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This is a trip back to my youth.  I bought 3 non-running S1/KH250 when I was 17.  I managed to piece together a working KH250 and this was my first bike after ditching the L-Plates.  It also started a journey where I owned a KH400, KH500 and an H2 750 before I moved onto the Suzuki stink pots which in turn culminated in an RG500.  Of the Kawasaki triples, the 250 was my favourite, the 400 was more powerful but not as much fun, the 500 kept breaking down (ignition issues) and the 750 just wanted to kill me.

 

This is also my first Hasegawa bike kit, and it is a beauty!  The build and fit so far are superb and the separate parts are going to make the build a lot easier.

 

The plan is to build it as my KH looked, so mine was Candy Cobalt Blue and completely stock, albeit with flatter handlebars.  I also have the Hobby Design PE kit for it and I am going to add the bits that are missing, as I still have the Haynes Workshop Manual, so this will include the auto-lube cables and a stab at the wiring loom too amongst other things.

 

So far, I have made a start on the cylinder barrels.  The fins have been thinned to remove the joins and the crankcase has had the access way for the oil pipes opened up and the moulded engine bolt removed and replaced with an alloy tube.

 

This shows the before and after on the barrels, the right is without any work:

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This is the crankcases:

 

From the box:

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Oil lines are some MFH fine brown pipes with thin wire threaded through so that I can shape them to route along the crancase below the carbs, the bolts are MasterClub 1.0mm resin bolts through some 1.2mm tube:

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And this is them placed for dry-fit purposes.  The molded bolts are removed and drilled out, also the original holes for the clutch and oil lines are plugged so I can use thinner wire than what comes with the kit:

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This is the case halves assembled with the replacement bolt:

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I also have been working on the wheels.  There is a lot of chrome in the kit, and if you want some sprue-shots I can post them.  I have removed the chrome from the hubs by creating a plasticine well for keeping the bleach away from the rim.  I also am planning to next write a separate WIP on the methods that I used.  But this is the rear wheel before, during and finished for comparison.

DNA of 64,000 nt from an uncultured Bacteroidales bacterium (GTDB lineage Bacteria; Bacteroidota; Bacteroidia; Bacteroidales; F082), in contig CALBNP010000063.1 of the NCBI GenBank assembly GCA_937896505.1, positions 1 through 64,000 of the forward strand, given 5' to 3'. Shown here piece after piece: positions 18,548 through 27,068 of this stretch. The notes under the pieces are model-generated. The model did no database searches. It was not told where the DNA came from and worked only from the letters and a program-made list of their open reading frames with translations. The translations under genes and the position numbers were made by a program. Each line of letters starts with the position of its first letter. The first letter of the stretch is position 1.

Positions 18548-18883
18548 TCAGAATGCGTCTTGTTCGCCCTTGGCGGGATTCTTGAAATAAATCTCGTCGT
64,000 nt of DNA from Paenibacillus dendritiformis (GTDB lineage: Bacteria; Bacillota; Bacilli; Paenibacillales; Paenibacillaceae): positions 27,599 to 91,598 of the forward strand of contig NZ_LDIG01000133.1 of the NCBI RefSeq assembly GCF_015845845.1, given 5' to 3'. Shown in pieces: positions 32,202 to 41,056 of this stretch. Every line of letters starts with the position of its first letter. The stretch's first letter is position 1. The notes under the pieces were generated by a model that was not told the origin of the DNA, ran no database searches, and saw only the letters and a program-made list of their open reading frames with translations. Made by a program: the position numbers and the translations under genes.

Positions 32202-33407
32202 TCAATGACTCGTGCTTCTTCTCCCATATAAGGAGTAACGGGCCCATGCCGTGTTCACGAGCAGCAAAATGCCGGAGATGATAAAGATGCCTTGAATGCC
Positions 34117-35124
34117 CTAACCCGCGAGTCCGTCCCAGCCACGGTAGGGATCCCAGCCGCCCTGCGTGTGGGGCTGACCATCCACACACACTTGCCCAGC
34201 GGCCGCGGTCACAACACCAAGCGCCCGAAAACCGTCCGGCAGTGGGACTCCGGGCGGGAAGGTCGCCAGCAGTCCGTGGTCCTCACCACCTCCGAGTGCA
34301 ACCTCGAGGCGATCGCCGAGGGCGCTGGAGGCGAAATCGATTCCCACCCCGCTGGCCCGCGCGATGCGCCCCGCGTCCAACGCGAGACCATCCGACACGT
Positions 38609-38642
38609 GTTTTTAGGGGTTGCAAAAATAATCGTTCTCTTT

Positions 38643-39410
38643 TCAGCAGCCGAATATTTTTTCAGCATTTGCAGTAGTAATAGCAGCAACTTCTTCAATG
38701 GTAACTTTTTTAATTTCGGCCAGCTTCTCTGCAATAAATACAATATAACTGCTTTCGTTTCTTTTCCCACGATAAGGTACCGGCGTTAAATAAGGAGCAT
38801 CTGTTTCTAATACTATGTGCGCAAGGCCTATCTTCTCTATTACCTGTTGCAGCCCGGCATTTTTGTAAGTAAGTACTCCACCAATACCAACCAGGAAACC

These are the wheels with the hubs stripped of chrome, just dry fits:

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I started by removing some of the spokes and replacing with 0.5mm piano wire with 0.8mm aluminium tubes cut to 1mm lengths for the furrels, these are on the left side.  The hubs have been painted with AK Xtreme Metal Matte Aluminium:

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Just steel spokes and now quite flimsy:

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Finished:

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I have some tyre valves on the way, so that and the brake and rear sprocket need to be added at a later stage.  Front wheel is next and then if the weather allows, some paint on the engine parts.

 

Thanks for looking.

 

Tony

Edited by Mumbly
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4 hours ago, NigeG said:

Those wheels look superb, I have a few kits with wire wheels that I am avoiding because the spokes don’t look correct.

im gonna have to have a go and what you have done.

 

Thanks Nige, I am going to write up the ways that I have tried after I finish the front wheel as a seperate thread, which I hope others can add too, especially on the car side as that is something that I have not tried.

 

You are 100% right on the look of the molded spokes in my opinion too.  The ones that I have worked on are from this kit and Ayoshima are both really well molded, but they look just too thick, plus the steel finish of piano wire also sets them off regardless the finish on the rim and hub.

 

This is the Ayoshima rear without the tyre which I will also go through, it was done differently and was not as simple as the way that I am now using.  Both make a big difference compared to the OOB.

 

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Tony

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Never been a biker (I was dangerous enough on a bicycle!) but I do like classic bikesand good models of them - & this is shaping up to be a cracker! Shall follow along if you don't mind!

 

That wheelis excellent!

 

Keith

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6 hours ago, keefr22 said:

Never been a biker (I was dangerous enough on a bicycle!) but I do like classic bikesand good models of them - & this is shaping up to be a cracker! Shall follow along if you don't mind!

 

That wheelis excellent!

 

Keith

Thanks Keith, welcome aboard.  While I marvel at the bikes of today, I quite like the simplicity of early Japanese bikes as well as the European bike of that era and before.

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